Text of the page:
A conventional oven is an appliance used for roasting, heating, baking and broiling foods. The oven uses electricity or gas as a source of fuel and can heat dishes from above or below. Conventional ovens differ in their controls, appearance and features from model to model. Despite these differences, cooking with a conventional oven is similar for all models.
Clear the area of clutter. Remove items from the top of the range. Make sure the back and sides of the oven are free and clear of debris. Although the majority of the heat from a conventional oven stays within the oven itself, escaping heat and radiant heat can cause items placed close to the oven to burn, ignite or melt.
Open the oven to inspect the inside. Remove any pots, pans or other items stored inside the oven.
Adjust the wire racks inside of the oven, if necessary. If you're baking a cake, for example, you want access to the middle oven rack. Broiled dishes should be placed on the top rack, while items that need a well-cooked bottom crust -- like pizzas -- should go on the bottom oven rack. Close the door when you are finished adjusting the racks.
Locate the knob that controls the temperature of the oven. Turn the knob to your desired temperature and allow the oven to heat up. This step is referred to as preheating. Different foods require different preheating temperatures. Things like meats often require higher temperatures than vegetable or grain-based dishes, for example. The starting temperature for a dish can be found in the item's recipe; in boxed meals, the information is located on the item's packaging.
Place the dish in the appropriate bakeware or cookware. Use heat-resistant items to ensure the equipment doesn't catch fire, melt into the food or warp during cooking.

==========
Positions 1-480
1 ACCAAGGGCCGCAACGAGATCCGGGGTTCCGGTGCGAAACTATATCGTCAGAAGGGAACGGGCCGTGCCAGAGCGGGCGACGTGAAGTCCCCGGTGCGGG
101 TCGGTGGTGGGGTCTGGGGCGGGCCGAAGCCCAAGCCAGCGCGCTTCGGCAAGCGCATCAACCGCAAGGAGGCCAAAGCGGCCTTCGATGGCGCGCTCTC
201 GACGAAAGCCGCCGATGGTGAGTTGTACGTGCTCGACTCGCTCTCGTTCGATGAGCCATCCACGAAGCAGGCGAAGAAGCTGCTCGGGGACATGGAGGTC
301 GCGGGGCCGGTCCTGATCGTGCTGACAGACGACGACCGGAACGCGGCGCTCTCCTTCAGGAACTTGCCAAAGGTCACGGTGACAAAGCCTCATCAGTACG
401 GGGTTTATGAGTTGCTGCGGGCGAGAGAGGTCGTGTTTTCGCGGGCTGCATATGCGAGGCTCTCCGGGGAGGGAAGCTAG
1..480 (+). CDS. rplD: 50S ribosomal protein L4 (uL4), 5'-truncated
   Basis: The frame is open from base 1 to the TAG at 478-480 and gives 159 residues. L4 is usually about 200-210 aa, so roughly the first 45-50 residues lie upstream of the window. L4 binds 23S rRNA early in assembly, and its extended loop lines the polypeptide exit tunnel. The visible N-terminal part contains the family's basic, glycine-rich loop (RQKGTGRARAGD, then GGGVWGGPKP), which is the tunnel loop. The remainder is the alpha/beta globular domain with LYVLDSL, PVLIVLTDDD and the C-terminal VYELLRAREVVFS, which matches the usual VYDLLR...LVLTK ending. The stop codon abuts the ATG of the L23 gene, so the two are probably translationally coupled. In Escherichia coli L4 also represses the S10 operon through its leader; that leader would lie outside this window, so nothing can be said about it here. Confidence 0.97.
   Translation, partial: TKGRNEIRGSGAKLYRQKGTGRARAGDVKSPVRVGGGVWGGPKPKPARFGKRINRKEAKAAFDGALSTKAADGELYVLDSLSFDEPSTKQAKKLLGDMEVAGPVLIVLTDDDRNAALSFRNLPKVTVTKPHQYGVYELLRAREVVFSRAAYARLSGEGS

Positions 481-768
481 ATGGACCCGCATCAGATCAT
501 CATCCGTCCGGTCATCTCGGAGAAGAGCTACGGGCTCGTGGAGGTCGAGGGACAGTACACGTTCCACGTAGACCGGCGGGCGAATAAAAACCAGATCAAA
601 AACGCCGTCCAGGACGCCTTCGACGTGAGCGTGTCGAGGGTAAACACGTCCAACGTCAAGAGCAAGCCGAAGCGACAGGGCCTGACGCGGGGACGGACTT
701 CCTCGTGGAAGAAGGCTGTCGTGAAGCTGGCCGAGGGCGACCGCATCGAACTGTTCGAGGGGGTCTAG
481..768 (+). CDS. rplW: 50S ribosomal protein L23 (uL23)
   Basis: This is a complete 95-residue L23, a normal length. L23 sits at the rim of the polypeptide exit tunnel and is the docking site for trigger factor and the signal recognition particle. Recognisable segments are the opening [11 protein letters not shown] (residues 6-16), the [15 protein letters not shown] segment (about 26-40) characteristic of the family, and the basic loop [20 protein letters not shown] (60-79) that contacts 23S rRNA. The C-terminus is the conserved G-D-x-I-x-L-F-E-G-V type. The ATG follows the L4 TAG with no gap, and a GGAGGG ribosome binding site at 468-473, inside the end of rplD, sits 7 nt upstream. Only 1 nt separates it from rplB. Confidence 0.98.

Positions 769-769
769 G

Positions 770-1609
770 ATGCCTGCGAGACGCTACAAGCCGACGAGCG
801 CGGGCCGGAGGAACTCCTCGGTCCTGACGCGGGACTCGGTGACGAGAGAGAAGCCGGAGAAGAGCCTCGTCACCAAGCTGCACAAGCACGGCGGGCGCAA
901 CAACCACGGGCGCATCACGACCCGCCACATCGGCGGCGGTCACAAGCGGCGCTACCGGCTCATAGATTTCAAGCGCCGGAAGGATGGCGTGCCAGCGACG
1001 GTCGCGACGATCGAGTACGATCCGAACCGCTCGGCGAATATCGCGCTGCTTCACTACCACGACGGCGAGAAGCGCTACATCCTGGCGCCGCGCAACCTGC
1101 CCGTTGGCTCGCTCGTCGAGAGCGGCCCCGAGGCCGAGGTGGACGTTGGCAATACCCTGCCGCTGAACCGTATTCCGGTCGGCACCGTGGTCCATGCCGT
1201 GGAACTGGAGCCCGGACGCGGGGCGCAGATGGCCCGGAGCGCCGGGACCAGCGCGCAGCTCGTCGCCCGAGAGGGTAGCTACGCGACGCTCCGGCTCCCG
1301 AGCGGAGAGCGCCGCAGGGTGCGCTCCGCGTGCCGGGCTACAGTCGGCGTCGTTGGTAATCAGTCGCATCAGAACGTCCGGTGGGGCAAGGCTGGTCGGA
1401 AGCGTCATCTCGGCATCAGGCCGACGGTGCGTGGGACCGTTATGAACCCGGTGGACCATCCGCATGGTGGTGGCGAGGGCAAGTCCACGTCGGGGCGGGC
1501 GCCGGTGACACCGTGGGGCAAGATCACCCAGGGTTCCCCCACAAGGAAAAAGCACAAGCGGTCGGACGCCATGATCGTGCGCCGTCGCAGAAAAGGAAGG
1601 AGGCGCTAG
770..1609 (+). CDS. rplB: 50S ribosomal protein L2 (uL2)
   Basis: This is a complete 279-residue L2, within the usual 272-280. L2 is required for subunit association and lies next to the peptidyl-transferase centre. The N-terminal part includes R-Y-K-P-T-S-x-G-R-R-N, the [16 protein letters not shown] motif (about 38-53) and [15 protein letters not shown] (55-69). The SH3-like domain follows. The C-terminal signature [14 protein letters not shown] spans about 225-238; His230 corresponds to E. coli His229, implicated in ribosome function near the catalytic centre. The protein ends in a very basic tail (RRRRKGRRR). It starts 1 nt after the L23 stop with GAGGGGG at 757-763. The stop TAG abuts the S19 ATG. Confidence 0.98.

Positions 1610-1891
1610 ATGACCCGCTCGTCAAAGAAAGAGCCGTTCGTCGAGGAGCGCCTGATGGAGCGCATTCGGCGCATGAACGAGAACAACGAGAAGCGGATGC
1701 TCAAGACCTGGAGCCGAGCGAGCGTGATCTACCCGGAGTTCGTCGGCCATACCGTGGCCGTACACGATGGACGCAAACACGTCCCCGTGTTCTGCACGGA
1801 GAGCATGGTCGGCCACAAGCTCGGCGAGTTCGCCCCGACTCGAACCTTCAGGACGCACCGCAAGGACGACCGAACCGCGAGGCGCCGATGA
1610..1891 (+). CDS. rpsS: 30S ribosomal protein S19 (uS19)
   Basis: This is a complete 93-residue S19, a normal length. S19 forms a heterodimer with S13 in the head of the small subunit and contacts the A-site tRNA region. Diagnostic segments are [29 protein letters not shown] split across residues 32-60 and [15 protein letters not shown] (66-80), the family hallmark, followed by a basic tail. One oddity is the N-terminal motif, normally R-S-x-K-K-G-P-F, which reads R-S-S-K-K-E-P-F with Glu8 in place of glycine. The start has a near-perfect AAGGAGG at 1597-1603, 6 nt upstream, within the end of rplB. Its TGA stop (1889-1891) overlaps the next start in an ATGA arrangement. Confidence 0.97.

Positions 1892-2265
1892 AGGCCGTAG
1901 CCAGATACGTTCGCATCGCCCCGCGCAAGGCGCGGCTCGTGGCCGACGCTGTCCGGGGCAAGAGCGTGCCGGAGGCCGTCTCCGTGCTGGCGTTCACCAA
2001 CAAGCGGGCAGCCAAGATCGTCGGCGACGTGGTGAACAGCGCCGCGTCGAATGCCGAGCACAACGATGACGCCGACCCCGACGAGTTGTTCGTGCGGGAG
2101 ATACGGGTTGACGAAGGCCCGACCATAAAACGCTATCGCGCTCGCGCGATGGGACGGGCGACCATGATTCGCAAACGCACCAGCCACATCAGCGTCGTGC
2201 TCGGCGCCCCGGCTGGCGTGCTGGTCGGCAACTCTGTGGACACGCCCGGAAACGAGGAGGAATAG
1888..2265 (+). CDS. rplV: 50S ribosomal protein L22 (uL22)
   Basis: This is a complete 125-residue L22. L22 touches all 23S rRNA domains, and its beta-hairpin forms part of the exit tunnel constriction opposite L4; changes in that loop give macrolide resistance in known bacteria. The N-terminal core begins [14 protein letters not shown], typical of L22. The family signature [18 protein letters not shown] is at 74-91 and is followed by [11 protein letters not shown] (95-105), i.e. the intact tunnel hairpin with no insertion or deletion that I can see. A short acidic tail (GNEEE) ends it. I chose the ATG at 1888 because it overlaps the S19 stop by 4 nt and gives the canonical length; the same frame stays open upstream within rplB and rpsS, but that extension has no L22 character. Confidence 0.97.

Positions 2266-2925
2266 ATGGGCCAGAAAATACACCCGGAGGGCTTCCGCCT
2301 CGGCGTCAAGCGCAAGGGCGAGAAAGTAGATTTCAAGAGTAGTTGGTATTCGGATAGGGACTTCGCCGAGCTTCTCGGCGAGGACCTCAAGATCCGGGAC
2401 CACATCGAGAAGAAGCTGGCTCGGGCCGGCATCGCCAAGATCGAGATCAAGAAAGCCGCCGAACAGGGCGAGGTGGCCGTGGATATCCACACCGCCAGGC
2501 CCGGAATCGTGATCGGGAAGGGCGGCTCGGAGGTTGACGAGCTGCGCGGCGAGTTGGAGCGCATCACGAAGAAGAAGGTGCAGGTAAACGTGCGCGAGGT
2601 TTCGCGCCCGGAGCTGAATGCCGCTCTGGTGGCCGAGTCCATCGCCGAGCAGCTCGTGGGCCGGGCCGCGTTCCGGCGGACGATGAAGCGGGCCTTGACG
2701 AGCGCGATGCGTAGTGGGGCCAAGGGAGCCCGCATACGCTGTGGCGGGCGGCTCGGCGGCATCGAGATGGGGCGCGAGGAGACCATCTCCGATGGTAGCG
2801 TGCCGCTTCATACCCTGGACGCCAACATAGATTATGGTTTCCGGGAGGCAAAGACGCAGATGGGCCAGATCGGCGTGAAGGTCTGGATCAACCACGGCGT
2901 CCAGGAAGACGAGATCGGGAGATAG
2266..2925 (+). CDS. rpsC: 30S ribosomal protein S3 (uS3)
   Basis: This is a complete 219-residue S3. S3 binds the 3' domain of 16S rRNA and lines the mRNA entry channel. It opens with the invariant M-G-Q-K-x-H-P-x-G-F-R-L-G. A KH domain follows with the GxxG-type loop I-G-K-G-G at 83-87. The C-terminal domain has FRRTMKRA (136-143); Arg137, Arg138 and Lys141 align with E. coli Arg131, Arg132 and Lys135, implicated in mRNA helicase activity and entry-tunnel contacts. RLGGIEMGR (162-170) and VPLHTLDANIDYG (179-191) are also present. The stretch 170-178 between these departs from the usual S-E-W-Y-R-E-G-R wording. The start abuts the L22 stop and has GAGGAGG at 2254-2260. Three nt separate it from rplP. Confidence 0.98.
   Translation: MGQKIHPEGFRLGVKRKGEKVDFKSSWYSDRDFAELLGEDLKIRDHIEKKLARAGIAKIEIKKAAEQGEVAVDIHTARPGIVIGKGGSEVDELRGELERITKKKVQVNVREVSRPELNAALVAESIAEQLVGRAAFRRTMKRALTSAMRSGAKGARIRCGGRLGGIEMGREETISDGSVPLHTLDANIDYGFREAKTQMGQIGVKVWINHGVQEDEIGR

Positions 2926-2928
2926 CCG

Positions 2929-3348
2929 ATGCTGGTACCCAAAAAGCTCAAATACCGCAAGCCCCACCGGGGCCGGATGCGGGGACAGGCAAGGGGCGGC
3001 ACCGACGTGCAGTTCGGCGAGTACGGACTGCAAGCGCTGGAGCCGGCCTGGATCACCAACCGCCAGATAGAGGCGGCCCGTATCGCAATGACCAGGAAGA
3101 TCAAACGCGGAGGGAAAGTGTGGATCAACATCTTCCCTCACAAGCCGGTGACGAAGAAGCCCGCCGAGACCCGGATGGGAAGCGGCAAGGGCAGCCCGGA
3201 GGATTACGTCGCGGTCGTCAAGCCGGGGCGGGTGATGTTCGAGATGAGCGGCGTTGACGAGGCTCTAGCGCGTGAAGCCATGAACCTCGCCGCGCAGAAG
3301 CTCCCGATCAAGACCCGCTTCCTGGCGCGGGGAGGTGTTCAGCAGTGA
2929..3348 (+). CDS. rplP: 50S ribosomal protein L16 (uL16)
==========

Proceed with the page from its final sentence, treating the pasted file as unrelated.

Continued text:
Insert the dish into the oven. Avoid touching any part of the interior of the oven -- the high heat inside the oven causes burns.
Adjust the temperature control dial if necessary according to the dish's recipe or packaging.
Cook the item for the period of time specified by the recipe or packaging.
Check the internal temperature of foods that can cause food-borne illness, such as meat or egg-based dishes. Use a cooking thermometer to determine the temperature of your dish. The U.S. Food Safety and Inspection Service advises cooking steaks, roasts and fish to an internal temperature of 145 degrees Fahrenheit at minimum. Pork, ground beef and egg dishes need to reach a minimum internal temperature of 160 F while chicken breasts and other poultry dishes should attain at least 165 F.
Put on an oven mitt or glove. Grasp the bakeware and remove the dish from the oven. Place the dish on a heat-resistant surface.
Turn the oven off. Allow the food to cool before eating it. Allow the oven to cool after use.